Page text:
HP ElitePad 900 review:

A business-minded Atom tablet with accessories

Connections, performance, and battery
Trying to connect with the ElitePad 900 can be easy or difficult, depending on your approach. The tablet itself has no easily accessible ports, but if you are using one of the accessory jackets or the dock, then you have a reasonable set of connections. The individually sold dongles are annoying -- no one wants to walk around with a pocket full of those. The tablet has dual cameras, an 8MP one on the rear and a standard 1080p Webcam on the inside.

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Every available EliteBook configuration has the same 1.5GHz Intel Atom Z2760 GPU and 2GB of RAM, with the main differences being either a 32- or 64GB SSD and various mobile broadband options. All this means that the system's performance is predictably comparable to other Atom-powered Windows 8 tablets we've tested, some of which cost a lot less.

Unfortunately, if you're counting on the ElitePad as a workplace machine, we have to hold it to a higher standard than a casual consumer PC. That means the Intel Atom experience can frankly be sluggish, especially if you're using apps, such as Google's Chrome Web browser, that are not optimized as well for Windows 8/Atom as Microsoft's default apps (IE10, for example). That, coupled with the small screen and relatively low resolution, made using the ElitePad fine in short bursts, but not as an all-day (or even all-afternoon) PC.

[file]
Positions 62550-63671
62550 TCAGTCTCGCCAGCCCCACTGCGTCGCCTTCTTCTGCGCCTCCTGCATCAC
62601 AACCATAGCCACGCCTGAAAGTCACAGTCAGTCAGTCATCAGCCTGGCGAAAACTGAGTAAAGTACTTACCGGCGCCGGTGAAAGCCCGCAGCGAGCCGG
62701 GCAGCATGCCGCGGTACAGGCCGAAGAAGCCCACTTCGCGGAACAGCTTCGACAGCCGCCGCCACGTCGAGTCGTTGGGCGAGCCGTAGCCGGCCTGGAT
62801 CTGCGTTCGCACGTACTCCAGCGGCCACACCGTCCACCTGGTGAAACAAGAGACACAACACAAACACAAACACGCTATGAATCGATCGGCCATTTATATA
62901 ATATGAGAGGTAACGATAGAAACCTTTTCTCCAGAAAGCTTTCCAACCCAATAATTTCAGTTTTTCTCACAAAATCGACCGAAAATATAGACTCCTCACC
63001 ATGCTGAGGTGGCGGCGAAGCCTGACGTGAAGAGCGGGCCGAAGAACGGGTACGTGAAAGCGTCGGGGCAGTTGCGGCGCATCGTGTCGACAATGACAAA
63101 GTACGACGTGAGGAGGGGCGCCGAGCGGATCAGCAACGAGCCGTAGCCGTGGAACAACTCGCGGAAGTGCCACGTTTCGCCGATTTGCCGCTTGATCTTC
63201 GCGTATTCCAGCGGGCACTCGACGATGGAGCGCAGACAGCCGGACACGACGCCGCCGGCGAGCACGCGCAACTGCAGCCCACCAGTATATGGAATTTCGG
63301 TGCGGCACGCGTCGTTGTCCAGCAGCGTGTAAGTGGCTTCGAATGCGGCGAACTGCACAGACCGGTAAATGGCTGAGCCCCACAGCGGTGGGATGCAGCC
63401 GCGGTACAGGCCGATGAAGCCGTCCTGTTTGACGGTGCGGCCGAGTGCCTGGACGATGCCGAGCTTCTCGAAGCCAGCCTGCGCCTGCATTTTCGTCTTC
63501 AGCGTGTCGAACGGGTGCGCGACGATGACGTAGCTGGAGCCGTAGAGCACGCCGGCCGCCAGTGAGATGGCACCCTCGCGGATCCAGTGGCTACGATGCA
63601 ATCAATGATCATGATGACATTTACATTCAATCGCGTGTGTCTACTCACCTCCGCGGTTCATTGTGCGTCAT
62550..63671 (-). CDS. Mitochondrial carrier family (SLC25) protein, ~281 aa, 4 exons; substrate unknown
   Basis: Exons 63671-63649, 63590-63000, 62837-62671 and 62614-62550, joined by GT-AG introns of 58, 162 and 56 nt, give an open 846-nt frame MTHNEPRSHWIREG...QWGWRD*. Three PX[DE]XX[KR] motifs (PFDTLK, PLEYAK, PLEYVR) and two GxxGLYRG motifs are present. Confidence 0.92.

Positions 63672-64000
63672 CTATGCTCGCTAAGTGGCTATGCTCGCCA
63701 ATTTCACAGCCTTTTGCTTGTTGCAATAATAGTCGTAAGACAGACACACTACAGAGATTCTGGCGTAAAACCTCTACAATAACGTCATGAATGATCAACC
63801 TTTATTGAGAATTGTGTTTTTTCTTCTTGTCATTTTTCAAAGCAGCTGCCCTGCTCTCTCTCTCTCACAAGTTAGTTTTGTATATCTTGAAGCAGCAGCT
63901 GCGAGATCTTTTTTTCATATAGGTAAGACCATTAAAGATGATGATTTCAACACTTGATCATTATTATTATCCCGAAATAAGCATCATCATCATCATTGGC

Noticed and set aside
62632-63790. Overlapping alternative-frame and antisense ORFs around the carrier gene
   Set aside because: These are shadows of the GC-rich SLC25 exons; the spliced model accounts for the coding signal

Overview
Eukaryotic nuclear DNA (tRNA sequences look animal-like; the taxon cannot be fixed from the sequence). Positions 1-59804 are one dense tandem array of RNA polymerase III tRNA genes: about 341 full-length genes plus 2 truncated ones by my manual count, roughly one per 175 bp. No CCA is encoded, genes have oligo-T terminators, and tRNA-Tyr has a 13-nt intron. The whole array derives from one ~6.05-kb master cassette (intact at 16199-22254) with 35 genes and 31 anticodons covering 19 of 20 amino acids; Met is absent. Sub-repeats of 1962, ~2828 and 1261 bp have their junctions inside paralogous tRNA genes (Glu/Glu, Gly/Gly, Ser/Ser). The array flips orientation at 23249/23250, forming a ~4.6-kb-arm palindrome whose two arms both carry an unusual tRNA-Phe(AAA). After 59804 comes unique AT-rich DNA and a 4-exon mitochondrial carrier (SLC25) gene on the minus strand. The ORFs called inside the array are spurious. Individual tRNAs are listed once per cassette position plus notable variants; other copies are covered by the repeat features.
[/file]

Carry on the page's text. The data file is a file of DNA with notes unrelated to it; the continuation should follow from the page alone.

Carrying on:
Battery life was good at first glance, running for 7 hours, 15 minutes in our video playback battery drain test. But, considering the battery life we've seen in some other Atom tablets, which can run 90 minutes longer or more, there's room for improvement. Our expansion jacket did not include the optional additional battery pack, so we were unable to test both batteries together.

Of all the Windows 8 tablets we've tested to date, or at least the ones with Intel Atom CPUs, the HP ElitePad 900 has the most in-depth ecosystem of add-ons and accessories. Pick the right set for your needs and you can overcome most of the limitations of trying to work on a small, low-power tablet -- still, it's a shame there's no officially pitched HP solution to the lack of touch pad, pointing stick, or mouse (besides digging through a generic list of mice you can buy at the same time).

With the high starting cost of the tablet itself, plus the expensive accessories, you might be better off investing in a full Core i5 Surface Pro from Microsoft, or else hoping that your IT department is willing to foot the bill.

Multimedia multitasking test (in seconds)
(Shorter bars indicate better performance)

Adobe Photoshop CS5 image-processing test (in seconds)
(Shorter bars indicate better performance)

Apple iTunes encoding test (in seconds)
(Shorter bars indicate better performance)

Video playback battery drain test (in minutes)
(Longer bars indicate better performance)

Load test (average watts)
(Shorter bars indicate better performance)

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System configurations

HP ElitePad 900
Windows 8 (32-bit); 1.8GHz Intel Atom Z2760; 2GBDDR2 SDRAM 800MHz; 32MB Intel GMA; 64GB SSD

Asus VivoTab Smart
Windows 8 (32-bit); 1.8GHz Intel Atom Z2760; 2GB DDR2 SDRAM 800MHz; 725MB (Total) Intel GMA; 64GB SSD

Lenovo ThinkPad Tablet 2
Windows 8 (32-bit); 1.8GHz Intel Atom Z2760; 2GB DDR2 SDRAM 800MHz; 737MB (Total) Intel GMA; 64GB MMC SSD

Dell Latitude 10
Windows 8 (32-bit); 1.8GHz Intel Atom Z2760; 2GB DDR2 SDRAM 800MHz; 747MB (Total) Intel GMA; 64GB MMC SSD

Acer Iconia W510P-1406
Windows 8 Pro (32-bit); 1.8GHz Intel Atom Z2760; 2GB DDR3 SDRAM 1,066MHz; 747MB (Total) Intel GMA; 64GB SEM64G SSD

Microsoft Surface Pro
Windows 8 Pro (64-bit); 1.7GHz Intel Core i5; 4GB DDR3 SDRAM 1,600MHz; 32MB (Shared) Intel HD 4000; 128GB Micron SSD

What you'll pay

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